Bringing home winter celebrations from around the world
By Kevin Zoromski Michigan State University Extension
As children grow and move through the elementary school ages, they begin to notice and learn more about the ways their friends and classmates celebrate holidays, which are similar and different than their own. The end of the year always brings many different traditional, festive and wonderful winter holidays and celebrations from around the world.
For instance, in the United States we celebrate New Year’s Eve on Dec. 31 and New Year’s Day on Jan. 1. However, in China they will celebrate the Chinese New Year from Jan. 27 through Feb. 2, 2017. China Highlights offers up a great look at the Chinese New Year, which can be a good starting point for discussing different celebrations from around the world. It is a great time to teach children how different celebrations occur in other cultures, nations and parts of the world. Take the time to expand a child’s horizon by incorporating other celebrations into already accustomed traditions.
A great place to start is to discuss other celebrations and holidays with your children that you are not already making a part of your own family traditions. In general, children are going to get the chance to learn about the traditions of their own home and family, but will they get the chance to hear about celebrations in other parts of the world?
A quick internet search will bring up pages and pages of time honored traditions and celebrations on other continents and countries. You may want to begin by exploring your own heritage and the original customs learned through generations of family interactions.
Once you have had time to discuss new celebrations with your children, delve a little deeper into newly learned customs. You may want to work with your children to learn about new foods or specific decorations used to celebrate different holidays and seasons. One great celebration to explore comes to us from Munich, Bavaria, in Germany.
Oktoberfest lasts just over two weeks from the middle of September to the first week of October. Oktoberfest is known as the world’s largest fair with a variety of great recipes that could be incorporated into a fun time in the kitchen with your children. A great place to start in the search for recipes is Octoberfest Recipes on the AllRecipes website. There you will find a large amount of recipes specifically created for Oktoberfest.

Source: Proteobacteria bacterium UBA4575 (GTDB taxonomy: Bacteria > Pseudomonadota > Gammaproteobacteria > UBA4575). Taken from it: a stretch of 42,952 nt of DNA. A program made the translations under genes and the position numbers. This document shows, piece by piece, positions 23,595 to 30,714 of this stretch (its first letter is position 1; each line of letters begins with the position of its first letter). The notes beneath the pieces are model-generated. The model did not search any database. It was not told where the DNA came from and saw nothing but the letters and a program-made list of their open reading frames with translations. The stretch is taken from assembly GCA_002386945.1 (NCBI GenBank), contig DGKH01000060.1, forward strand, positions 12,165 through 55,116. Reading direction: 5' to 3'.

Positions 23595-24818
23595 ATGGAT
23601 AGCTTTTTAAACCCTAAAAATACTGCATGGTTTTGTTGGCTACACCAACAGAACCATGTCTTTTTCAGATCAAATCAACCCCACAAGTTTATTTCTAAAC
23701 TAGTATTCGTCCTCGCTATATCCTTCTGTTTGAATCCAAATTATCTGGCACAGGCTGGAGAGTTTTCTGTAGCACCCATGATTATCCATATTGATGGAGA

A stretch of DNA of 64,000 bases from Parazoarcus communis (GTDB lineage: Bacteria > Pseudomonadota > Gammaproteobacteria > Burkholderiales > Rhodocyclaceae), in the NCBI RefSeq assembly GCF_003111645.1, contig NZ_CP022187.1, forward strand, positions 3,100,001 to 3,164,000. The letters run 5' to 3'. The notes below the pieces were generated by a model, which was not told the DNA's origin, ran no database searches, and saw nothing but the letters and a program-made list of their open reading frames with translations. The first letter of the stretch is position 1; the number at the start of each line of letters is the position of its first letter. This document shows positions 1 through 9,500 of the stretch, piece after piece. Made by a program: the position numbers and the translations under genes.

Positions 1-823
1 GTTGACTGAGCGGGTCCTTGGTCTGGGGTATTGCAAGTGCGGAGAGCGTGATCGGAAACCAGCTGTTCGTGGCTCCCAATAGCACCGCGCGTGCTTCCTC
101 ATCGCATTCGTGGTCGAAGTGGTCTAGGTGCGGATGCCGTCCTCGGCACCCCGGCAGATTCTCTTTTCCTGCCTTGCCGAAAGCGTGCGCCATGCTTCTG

Another great festival to explore is Carnival in Rio de Janeiro, Brazil. Carnival is also associated with great food; however, the festival is also highlighted by street fairs, dancing, music and parades. Carnival is steeped in the tradition of decoration and costuming, which may bring about great ideas to make crafts and costumes to decorate your home in bright and vibrant colors.
Carnival also has a rich history dating back to ancient Greece with Rio de Janeiro’s actual celebration being traced back to 1723. More information on Carnival can be found in the USA Today article, “History of Carnival in Rio De Janeiro.”
For children, learning is a part of their daily routine and they love to learn as much at home as they do in the classroom. Parents have a great responsibility to teach their children about the traditions of others and how we can all relate to one another.
It is important for our children to grow up in a climate where they may understand and respect differences, but also celebrate similarities.
In the long run, your children will learn about the many cultures around them and they will gain a wider understanding and appreciation for the customs of others. As children grow, family traditions may change, but they will hold onto what they learn over the years and the impact of widening traditions will be a large part of how they celebrate in the future.